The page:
Postpartum Doula: Doula Doesn’t Always Mean Birth and Postpartum Doesn’t Always Mean Depression

Having a new baby is serious business. From the feeding to the sleeping to the “Whoa, is that normal?!” it can be hard to get a handle on how to do it all. Many new parents feel scared and overwhelmed once the visits have died down and the Facebook likes have stopped rolling in. Of course you love your adorable bundle of joy, but maybe you didn’t expect the newborn period to feel quite so intense. 

Through most of human history, new moms had a large network of experienced family and friends ready to help with the transition. In today’s world, parents are hyperconnected via social media and technology, but might not have access to a “village,” or people who can actually provide support in person. These days, most parents are working through the intense newborn period with just their partner, or maybe a family member who flew in for a week or two. This is especially true in Las Vegas, which is one of the fastest-growing cities in the United States.


Enter the postpartum doula, the experienced, non-judgmental helper who can help ease your transition into parenthood. A postpartum doula has extensive training in mother, baby and new family care. She’s essentially a modern version of that community of women who would support, educate and encourage pregnant and postpartum women…except this time, she’s a professional! But what do postpartum doulas do? In short, all kinds of things to make life easier.

Postpartum doulas are trained and up-to-date in infant feeding, including breastfeeding and bottle feeding. They’re familiar with normal newborn behavior: sleeping, swaddling, soothing, and more. And of course, postpartum doulas know all the latest safety recommendations for infants. A postpartum doula helps you find your own rhythm as a parent through gentle support and suggestions, affirming your own parenting philosophies and instincts. You’re in control—but she’s there to spot you. Doulas provide a lot of care for new moms, making sure they’re feeling calm and comfortable, are fed and hydrated, and feeling good emotionally and mentally. Postpartum doulas focus on “mothering the mother”—so the mother can mother her baby.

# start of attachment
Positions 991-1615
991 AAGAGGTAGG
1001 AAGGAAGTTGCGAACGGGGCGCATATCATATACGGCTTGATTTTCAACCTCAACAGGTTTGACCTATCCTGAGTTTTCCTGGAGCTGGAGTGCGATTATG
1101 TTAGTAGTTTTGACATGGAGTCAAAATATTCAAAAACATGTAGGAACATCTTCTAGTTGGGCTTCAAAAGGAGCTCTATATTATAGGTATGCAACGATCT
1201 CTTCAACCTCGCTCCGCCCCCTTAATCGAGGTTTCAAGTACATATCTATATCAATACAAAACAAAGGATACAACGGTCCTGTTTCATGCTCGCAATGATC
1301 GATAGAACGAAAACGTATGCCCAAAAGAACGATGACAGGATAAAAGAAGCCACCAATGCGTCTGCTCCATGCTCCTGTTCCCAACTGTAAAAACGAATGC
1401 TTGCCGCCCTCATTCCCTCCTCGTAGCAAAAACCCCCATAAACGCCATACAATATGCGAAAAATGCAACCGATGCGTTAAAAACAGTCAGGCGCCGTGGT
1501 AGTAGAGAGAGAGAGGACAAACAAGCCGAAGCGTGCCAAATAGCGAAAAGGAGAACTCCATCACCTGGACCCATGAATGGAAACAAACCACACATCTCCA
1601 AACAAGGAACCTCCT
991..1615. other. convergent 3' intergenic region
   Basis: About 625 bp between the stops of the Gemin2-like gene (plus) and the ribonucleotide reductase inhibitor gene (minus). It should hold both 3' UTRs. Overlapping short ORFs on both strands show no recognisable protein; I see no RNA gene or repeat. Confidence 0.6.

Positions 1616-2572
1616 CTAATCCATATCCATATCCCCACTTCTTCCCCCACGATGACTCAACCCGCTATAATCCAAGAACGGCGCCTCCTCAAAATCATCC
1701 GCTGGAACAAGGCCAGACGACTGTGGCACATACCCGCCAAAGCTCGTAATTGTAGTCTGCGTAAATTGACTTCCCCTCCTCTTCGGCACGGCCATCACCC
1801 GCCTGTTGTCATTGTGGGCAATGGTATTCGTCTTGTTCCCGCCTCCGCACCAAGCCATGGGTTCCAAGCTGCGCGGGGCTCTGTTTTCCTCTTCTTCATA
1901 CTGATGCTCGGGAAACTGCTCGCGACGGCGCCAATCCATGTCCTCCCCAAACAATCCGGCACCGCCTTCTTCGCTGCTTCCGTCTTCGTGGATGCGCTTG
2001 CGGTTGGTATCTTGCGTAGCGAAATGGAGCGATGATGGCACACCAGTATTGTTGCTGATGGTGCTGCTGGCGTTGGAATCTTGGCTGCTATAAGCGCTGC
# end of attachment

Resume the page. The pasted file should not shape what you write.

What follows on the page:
But taking care of you and baby isn’t the only thing a postpartum doula can do to make things run more smoothly. They cook, do light cleaning and laundry, run errands, and help with household management. This frees you up from other responsibilities, giving you the ability to focus on getting to know your precious new addition. 

A postpartum doula might start her shift settling you and baby down for a nap, then unload the dishwasher, throw in some laundry, and start a fresh pot of nourishing soup. Once you’re awake, she cuddles baby so you can take a shower. She can answer questions about breastfeeding, show you comfortable positions to breastfeed in, and/or help prepare bottles for the next feeding. Then it’s thirty minutes of entertaining your toddler while you bond with the new baby. By that time, soup’s done and she’s serving it to you with some warm bread and a encouraging smile. You say goodbye to your postpartum doula with a clean house, a full belly, and a happy family. 

Most people associate the word “depression” with the term postpartum. While a postpartum doula can be a wonderful blessing to someone who has postpartum depression, doulas can help you whether you’re experiencing problems with mood or not. Postpartum doulas aren’t medical providers and can’t diagnose or treat problems with you or your baby. But they can refer you to specialists and help support you through issues that may creep up with you or your baby. 

Postpartum doulas are trusted confidantes and friends, ready to nurture you as you nurture your baby.